Three years after Hurricane Harvey, Tierra de Esperanza opens doors to hope for 23 families in Texas
May 25, 2021
Mennonite Disaster Service (MDS) and Disaster Aid Ohio, in partnership with the Coastal Bend Disaster Recovery Group dedicated the last 13 homes in the Tierra de Esperanza, or “Land of Hope,” community in Woodsboro, Texas, on May 20, bringing to completion a three-year unprecedented effort.
At a dedication ceremony held at Sainte Therese Catholic Church in Woodsboro, Christopher Brandt, executive director of the Coastal Bend Disaster Recovery Group, described how Tierra de Esperanza began when a small group of visionaries refused to give up, despite an initial lack of resources in Woodsboro, home to 1,344 people hit hard by Hurricane Harvey in 2017.
“All the people that participated in this program did so out of the goodness of their hearts,” reflected Brandt.
That goodness brought to completion the 3.6-acre neighborhood, located about 40 miles/64 kilometers north of Corpus Christi, valued at $2.3 million U.S./$2.8 million CDN. The first ten homes were dedicated in March.
“I’m truly humbled by the experience,” said Brandt. “When I was driving here today, I thought: who could ever built 23 houses during a pandemic amid soaring labor costs? You all are the ones who did it in such challenging times.”
Catholic Bishop Michal Mulvey, who attends the dedication and represents Catholic Charities, reads aloud the T-shirt of an MDS volunteer nearby: “Rebuilding Hope,” he said.
“This is what happens when we come together beyond whatever differences we have: the beauty of having a home—to have a real home to live in, to house our husbands, wives children, parents,” he added. “For those receiving homes and keys today, congratulations.”
Refugio County Judge Robert Blaschke commented on the durability of a small town that has been through a hurricane, the COVID-19 pandemic, and a winter storm in February 2021 that caused still more damage to homes and economic hardship.
“It’s about the relationships that we have with each other that bring people together,” he said. “Those relationships will last a lifetime.”
Woodsboro Mayor Kay Roach said the completion of Tierra de Esperanza didn’t mean that long-term recovery from Hurricane Harvey is over. The storm caused $125 billion in damage, according to the National Hurricane Center—more than any other natural disaster in U.S. history except Hurricane Katrina.
“I hope the relationships we’ve made here aren’t over because we have so much more to do,” Roach said. “God has given us the opportunity to make changes.”
Atlee Kauffmann, who coordinated the work of volunteers from Disaster Aid Ohio, agreed with local officials that the Tierra de Esperanza was able to go from a vision to reality because people were willing to build genuine relationships even under post-disaster duress.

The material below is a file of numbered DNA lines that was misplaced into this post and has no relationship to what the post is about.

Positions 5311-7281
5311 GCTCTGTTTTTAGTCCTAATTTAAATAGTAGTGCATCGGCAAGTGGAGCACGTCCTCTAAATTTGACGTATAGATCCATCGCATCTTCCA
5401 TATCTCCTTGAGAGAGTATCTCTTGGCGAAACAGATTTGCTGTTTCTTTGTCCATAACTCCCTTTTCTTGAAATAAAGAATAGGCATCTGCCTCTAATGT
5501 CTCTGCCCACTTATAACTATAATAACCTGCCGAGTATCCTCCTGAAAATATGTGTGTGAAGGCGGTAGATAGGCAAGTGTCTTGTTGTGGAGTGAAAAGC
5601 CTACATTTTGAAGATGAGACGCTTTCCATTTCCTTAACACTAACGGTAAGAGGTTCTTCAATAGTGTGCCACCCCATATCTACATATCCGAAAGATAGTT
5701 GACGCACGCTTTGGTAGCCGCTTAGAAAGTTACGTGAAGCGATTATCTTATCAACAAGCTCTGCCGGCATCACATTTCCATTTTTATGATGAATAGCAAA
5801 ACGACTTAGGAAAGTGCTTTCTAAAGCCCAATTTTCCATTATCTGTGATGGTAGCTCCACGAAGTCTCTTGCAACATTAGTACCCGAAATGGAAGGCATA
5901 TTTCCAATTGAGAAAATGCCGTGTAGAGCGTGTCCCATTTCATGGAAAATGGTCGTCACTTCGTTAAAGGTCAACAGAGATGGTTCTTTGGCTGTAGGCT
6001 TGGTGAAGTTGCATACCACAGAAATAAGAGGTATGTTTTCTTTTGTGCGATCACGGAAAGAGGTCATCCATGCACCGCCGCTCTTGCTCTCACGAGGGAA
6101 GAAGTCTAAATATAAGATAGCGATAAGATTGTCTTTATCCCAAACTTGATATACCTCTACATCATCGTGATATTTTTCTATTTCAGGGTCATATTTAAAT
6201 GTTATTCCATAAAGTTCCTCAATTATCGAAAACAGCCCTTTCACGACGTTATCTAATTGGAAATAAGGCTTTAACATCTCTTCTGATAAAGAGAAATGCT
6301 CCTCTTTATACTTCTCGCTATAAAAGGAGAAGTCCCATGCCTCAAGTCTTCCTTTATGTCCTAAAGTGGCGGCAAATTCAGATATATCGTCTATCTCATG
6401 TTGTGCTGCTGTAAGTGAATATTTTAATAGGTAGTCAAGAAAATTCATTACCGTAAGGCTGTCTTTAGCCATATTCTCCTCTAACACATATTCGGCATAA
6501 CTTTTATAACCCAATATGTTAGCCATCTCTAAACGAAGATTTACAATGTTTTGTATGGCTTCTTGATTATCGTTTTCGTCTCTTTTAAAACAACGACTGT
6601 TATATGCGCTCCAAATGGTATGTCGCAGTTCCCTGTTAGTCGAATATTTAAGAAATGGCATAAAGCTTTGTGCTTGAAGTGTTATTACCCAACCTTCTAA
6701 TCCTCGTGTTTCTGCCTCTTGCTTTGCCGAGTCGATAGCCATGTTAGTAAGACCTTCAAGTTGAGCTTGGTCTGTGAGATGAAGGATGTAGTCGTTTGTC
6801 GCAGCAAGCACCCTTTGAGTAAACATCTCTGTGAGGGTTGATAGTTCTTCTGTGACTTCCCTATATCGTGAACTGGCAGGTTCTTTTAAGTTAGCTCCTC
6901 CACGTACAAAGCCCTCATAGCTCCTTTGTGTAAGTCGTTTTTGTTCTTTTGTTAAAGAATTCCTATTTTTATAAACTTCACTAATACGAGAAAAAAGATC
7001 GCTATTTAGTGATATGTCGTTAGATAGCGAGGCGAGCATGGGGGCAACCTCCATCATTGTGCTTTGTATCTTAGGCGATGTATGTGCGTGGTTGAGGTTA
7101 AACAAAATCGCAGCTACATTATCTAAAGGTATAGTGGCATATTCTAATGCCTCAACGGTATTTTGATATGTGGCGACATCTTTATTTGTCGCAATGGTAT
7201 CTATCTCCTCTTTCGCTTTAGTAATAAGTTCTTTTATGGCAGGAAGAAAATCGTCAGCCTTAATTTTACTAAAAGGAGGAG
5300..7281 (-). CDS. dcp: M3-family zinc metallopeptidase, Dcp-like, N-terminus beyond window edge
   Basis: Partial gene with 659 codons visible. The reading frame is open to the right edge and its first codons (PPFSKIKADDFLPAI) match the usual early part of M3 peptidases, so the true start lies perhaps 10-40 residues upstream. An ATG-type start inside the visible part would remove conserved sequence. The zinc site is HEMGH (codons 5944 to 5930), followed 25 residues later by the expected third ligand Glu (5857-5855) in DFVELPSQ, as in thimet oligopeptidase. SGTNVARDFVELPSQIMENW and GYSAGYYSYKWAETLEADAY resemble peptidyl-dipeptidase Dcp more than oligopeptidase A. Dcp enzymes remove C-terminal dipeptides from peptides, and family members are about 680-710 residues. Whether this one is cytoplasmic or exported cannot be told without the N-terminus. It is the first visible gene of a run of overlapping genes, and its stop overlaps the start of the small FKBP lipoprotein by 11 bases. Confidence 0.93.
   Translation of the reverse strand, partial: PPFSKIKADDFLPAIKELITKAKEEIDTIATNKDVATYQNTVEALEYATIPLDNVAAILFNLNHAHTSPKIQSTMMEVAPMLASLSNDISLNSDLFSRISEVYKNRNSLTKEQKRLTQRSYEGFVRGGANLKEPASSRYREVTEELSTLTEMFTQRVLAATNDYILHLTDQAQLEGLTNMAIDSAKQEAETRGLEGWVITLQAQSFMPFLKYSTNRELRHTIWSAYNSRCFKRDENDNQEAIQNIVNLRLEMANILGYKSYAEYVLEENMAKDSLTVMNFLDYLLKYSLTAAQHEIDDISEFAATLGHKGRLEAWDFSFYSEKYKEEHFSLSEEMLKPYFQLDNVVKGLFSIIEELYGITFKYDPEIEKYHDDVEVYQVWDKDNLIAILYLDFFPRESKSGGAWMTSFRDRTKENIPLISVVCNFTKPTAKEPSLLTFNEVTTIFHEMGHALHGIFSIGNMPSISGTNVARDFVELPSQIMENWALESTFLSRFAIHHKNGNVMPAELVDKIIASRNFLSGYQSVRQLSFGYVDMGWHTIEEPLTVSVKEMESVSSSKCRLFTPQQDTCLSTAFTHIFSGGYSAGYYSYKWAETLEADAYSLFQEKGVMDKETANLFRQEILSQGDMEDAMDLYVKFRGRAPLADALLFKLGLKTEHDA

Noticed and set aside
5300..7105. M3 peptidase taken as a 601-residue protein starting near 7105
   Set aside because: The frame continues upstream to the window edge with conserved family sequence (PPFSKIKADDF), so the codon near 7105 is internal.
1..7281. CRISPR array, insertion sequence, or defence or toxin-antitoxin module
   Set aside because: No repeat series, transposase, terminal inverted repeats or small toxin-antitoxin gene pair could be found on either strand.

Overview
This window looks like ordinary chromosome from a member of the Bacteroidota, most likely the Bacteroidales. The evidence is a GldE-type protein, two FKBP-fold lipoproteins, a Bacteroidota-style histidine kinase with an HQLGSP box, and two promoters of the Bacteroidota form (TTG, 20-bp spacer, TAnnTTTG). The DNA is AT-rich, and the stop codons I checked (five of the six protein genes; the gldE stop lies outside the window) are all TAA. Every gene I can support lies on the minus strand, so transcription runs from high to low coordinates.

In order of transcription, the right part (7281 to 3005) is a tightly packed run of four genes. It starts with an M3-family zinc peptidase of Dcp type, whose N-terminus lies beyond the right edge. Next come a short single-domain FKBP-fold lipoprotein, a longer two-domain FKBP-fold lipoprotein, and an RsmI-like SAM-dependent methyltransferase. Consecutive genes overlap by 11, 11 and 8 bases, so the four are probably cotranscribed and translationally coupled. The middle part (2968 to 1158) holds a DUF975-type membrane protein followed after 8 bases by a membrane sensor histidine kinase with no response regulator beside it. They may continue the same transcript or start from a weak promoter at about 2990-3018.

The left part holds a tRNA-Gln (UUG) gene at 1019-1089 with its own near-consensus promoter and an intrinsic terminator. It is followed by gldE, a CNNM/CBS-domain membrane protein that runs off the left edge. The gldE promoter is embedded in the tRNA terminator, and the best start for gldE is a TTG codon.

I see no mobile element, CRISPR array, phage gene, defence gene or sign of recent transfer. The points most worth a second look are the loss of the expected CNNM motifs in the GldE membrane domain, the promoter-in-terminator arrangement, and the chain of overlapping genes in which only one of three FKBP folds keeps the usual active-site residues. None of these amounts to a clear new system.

“In Ohio, when we first heard about Hurricane Harvey, we had no idea how many lives had been impacted all the way in Ohio,” he said. “It’s amazing what can be done if everyone works together and nobody is concerned about who gets the credit.”
Tom Smucker, MDS Hurricane Harvey coordinator, recalled the first conversation in early 2019 that sparked the vision for Tierra de Esperanza. MDS’s involvement began when Christine Cornejo—at that time president of the Rebuild Texas Fund—contacted Smucker asking how MDS could help in Woodsboro.
“She pushed and pushed to get MDS to come down to Refugio County and see what they have here,” Smucker said. “It began with a vision and with tenacity.”
Standing with Smucker, Cornejo also remembered that very first conversation. “I said to Tom, ‘I need you to come see: come see that there’s room for new households here—it’s not just repair work.’ He said he had a few minutes. I said, ‘that’s all I need.’”
By the time Donna Rosson, board president of the Coastal Bend Disaster Recovery Group, heard what Cornejo and Smucker were cooking up, she realized this was the biggest disaster recovery effort this small town had ever seen.
“I probably looked like a deer in the headlights,” she laughed. “But everybody had their own niche and their own jobs to do, and we all worked really well together. It took an army of willing souls, and hundreds of skilled hands and big hearts.”
The 23-home community will change the lives not only of the occupants, but also of generations to come, Cornejo said. “Twenty-three of you have a new home and a safe place to live with your kids, your parents, and your grandparents,” he said to the homeowners at the dedication ceremony.
After homeowners received their keys, many went straight to their homes to unlock the doors for the first time.
Eleasar Franco drove two hours to see Edna Sue Franco, his sister, receive her keys. As her brother pushed Edna Sue’s wheelchair up a ramp through the front door, her face lit up. “Look at that kitchen,” she said “It’s gorgeous.”
She wheeled over to the kitchen table, gently touching the surface. “Made out of wood,” she said. “It’ll last forever.”
Her brother smiled. “Somebody needs to do some cooking,” he laughed.